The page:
Owen Schaefer

A death on the border

Several days ago, a middle-aged man named Nam Young-ho was shot to death while crossing the Imjin River, which divides North and South Korea.  Such stories are sadly not uncommon, but the particular facts make this case quite unusual: Nam was a South Korean trying to enter the North, and was shot by South Korean soldiers.  This killing received relatively little attention in the news (perhaps in part because it occurred on the same day as a larger tragedy in the US), but it’s hard to view it as anything other than a terrible injustice.  I’ve been racking my brains, and I can’t figure out a plausible justification.  From news reports, it sounds like the South Korean military is standing by the soldiers’ actions and no prosecution is forthcoming.  This makes the killing all the more disturbing – it was not the result of poor training or accident, but a deliberate and pernicious policy to use lethal force on anyone attempting to cross into the North. Continue reading

In defense of the double standard for chemical weapons

As the US and other nations gear up for war in Syria, the alleged use of chemical weapons by the Assad regime against civilians has received great, perhaps inordinate attention.  A little over a year ago, US President Barack Obama called the use of chemical weapons a “red line”, though was vague about what would happen if that line were crossed.  And while there were previous allegations of chemical weapons attacks, the most recent accusations concerning an attack in a Damascus suburb that killed hundreds seem to have been taken more seriously and will likely be used as a Causus Belli for air strikes against Assad’s forces in Syria.  Yet, some have argued that this focus on chemical weapons use is rather inconsistent.  Dominic Tierney at the Atlantic sarcastically comments, “Blowing your people up with high explosives is allowable, as is shooting them, or torturing them. But woe betide the Syrian regime if it even thinks about using chemical weapons!”  And Paul Whitefield at the LA Times inquires, “Why is it worse for children to be killed by a chemical weapon than blown apart by an artillery shell?”  These writers have a point.  But, while it may not be entirely consistent, I will argue that the greater concern over the use of chemical weapons compared with conventional weapons is justified.  Continue reading

What grounds paternal obligations?

Last week, Laurie Shrage caused a bit of a stir on the blogosphere with her controversial article on the Stone, a New York Times philosophy blog, entitled “Is Forced Fatherhood Fair?”  In the article, Shrage challenges the prevailing notion that unwilling fathers should be forced by the state to pay child support.  This is unfair, Shrage argues, because unwilling fathers never consented to conceive or raise the child, and (unlike the mother) lacks the freedom to have the child aborted or given up for adoption.  Shrage’s article raises a number of interesting issues, including whether US restrictions on reproductive rights mean pregnant women are analogously forced to give birth and the issue of whether a policy could adequately distinguish between ‘willing’ and ‘unwilling’ fathers.  Here, though, I would like to focus on the central question of whether unwilling fathers have a moral obligation to financially support their children. Continue reading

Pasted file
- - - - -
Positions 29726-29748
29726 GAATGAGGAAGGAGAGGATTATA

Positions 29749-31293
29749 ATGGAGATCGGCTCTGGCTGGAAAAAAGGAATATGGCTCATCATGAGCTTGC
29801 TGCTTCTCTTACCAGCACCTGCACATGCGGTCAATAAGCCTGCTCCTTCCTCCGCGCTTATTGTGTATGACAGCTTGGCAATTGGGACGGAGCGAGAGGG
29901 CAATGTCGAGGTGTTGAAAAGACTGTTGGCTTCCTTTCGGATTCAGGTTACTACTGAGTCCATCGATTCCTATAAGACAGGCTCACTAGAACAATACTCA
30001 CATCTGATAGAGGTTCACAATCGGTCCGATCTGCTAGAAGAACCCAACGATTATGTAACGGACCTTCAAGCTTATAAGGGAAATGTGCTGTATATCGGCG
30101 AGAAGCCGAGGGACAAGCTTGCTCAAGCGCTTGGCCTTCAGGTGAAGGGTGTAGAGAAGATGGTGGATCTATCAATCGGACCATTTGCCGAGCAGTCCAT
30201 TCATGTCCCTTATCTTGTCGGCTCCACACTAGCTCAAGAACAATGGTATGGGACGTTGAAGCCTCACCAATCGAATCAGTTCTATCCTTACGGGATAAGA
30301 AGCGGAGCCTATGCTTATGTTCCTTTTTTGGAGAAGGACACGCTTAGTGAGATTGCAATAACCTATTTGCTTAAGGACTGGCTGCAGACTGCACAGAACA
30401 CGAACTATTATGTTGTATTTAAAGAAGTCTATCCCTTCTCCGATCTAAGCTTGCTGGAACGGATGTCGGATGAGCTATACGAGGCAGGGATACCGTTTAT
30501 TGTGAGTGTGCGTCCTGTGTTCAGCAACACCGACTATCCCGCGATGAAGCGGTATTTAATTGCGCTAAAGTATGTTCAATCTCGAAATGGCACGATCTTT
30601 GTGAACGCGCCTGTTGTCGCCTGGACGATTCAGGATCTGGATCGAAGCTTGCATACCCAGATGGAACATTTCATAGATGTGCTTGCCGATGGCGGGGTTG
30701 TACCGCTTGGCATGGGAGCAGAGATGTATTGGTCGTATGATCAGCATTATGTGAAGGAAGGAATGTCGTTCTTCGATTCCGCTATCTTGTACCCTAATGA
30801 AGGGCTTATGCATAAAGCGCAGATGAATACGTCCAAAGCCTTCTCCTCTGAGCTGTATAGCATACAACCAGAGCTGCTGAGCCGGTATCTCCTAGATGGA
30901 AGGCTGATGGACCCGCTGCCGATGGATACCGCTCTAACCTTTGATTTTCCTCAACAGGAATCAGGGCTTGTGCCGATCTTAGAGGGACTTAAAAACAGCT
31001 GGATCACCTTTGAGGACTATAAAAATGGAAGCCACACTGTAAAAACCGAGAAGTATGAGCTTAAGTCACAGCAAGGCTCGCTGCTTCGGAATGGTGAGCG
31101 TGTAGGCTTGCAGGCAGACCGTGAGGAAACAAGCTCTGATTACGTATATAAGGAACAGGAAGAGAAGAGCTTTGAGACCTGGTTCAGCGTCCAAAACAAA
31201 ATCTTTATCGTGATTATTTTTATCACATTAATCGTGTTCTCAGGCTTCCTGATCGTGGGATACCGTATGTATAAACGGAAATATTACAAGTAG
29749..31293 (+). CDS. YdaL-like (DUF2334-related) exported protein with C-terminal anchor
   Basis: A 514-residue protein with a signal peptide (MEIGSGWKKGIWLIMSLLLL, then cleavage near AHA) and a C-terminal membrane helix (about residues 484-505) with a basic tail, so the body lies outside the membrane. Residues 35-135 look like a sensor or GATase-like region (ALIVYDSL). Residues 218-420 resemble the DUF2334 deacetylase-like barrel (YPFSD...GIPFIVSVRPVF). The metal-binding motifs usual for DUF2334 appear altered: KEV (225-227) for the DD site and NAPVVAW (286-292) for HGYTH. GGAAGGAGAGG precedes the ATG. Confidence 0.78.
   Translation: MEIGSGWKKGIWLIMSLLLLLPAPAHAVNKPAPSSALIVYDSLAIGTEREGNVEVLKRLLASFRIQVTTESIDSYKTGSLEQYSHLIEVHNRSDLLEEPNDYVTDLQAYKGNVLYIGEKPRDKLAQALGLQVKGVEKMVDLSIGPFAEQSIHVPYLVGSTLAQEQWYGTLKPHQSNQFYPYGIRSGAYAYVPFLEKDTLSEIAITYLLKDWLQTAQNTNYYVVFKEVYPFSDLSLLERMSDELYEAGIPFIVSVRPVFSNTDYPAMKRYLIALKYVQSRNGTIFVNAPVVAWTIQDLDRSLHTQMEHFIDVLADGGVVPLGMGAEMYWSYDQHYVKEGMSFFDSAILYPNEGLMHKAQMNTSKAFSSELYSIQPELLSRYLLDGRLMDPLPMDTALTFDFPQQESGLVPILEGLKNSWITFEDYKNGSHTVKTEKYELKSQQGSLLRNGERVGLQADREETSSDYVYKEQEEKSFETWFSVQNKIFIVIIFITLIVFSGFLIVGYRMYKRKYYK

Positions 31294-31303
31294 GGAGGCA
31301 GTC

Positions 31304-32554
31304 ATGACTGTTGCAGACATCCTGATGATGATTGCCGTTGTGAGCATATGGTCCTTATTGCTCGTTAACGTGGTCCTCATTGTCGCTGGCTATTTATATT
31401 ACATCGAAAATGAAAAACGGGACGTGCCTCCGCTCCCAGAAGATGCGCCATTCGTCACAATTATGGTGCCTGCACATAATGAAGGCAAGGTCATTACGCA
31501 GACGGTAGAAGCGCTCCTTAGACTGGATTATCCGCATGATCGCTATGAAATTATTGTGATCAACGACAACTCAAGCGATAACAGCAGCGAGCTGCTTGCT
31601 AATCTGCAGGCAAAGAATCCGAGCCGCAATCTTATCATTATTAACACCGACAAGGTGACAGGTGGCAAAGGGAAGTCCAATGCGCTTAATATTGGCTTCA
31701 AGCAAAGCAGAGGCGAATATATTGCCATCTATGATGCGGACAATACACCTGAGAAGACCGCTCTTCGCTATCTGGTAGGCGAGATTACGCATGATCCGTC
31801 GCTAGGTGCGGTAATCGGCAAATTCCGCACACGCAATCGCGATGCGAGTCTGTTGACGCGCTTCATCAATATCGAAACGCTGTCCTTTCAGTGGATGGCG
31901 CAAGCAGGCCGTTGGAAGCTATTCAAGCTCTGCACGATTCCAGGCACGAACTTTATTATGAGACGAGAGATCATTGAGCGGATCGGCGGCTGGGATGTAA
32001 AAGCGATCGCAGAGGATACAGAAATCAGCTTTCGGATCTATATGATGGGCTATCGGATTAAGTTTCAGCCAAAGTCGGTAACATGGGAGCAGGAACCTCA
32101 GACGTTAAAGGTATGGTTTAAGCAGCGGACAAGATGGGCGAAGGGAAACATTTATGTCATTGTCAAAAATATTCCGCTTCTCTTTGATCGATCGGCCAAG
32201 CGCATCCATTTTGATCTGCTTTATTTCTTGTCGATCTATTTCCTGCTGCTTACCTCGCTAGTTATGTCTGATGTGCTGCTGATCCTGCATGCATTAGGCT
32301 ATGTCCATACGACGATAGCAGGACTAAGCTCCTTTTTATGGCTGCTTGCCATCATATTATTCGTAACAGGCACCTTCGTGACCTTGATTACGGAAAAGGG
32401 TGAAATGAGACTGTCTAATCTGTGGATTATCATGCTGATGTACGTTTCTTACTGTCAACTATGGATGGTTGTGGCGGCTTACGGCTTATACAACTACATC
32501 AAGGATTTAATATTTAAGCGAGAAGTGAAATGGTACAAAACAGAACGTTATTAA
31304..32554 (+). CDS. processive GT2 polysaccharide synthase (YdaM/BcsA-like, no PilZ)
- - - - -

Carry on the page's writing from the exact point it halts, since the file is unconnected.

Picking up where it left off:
Popular Opinion and Gun Rights

Advocates of even the mildest gun control reform in the US were dealt a serious blow yesterday, as the Senate failed to enact an expansion of background checks for gun purchases online and at gun shows.   Some have been quick to gloat over the result, while others were taken aback that the Senate could so blatantly ignore the will of the American people.  A number of polls have indeed shown massive support for background checks on gun purchases (upwards of 90%) – according to one survey, the proposal is even more popular than kittens.  This level of support predates the Sandy Hook massacre.  Political analysts will go to great lengths to explain how such a popular measure was voted down (the strength of the National Rifle Association’s lobbying efforts play a large part, no doubt), but we can also ask whether it should have been – in particular, independent of the merits of the bill, whether politicians should not have flaunted the will of the people.   Continue reading

Julian Savulescu and Robert Sparrow debate the ethics of designer babies

Last year, Julian Savulescu of the Uehiro Centre for Practical Ethics here at Oxford debated Robert Sparrow of Monash University on the issue of using techniques like embryo selection to ensure one’s children have the best life possible.  Savulescu has notably defended not only the permissibility but the obligation to select for the best children, while Sparrow has been more critical of enhancement via embryo selection.  The transcript of their debate is now available, and their exchange helps clarify a key source of disagreement between proponents and critics of embryo selection – whether parents should be maximizing their children’s well-being, or simply giving them a good enough life.  At its core, the debate is less about the intricacies of new technologies like preimplantation genetic diagnostics (PGD) and more about the ethics of parenting.  I’ll summarize some of the key points of the debate below, but I encourage readers to have a look at the transcript to get a sense for how the dialectic plays out as well as how each interlocutor deals with a wide array of objections. Continue reading

The feminist case for gun rights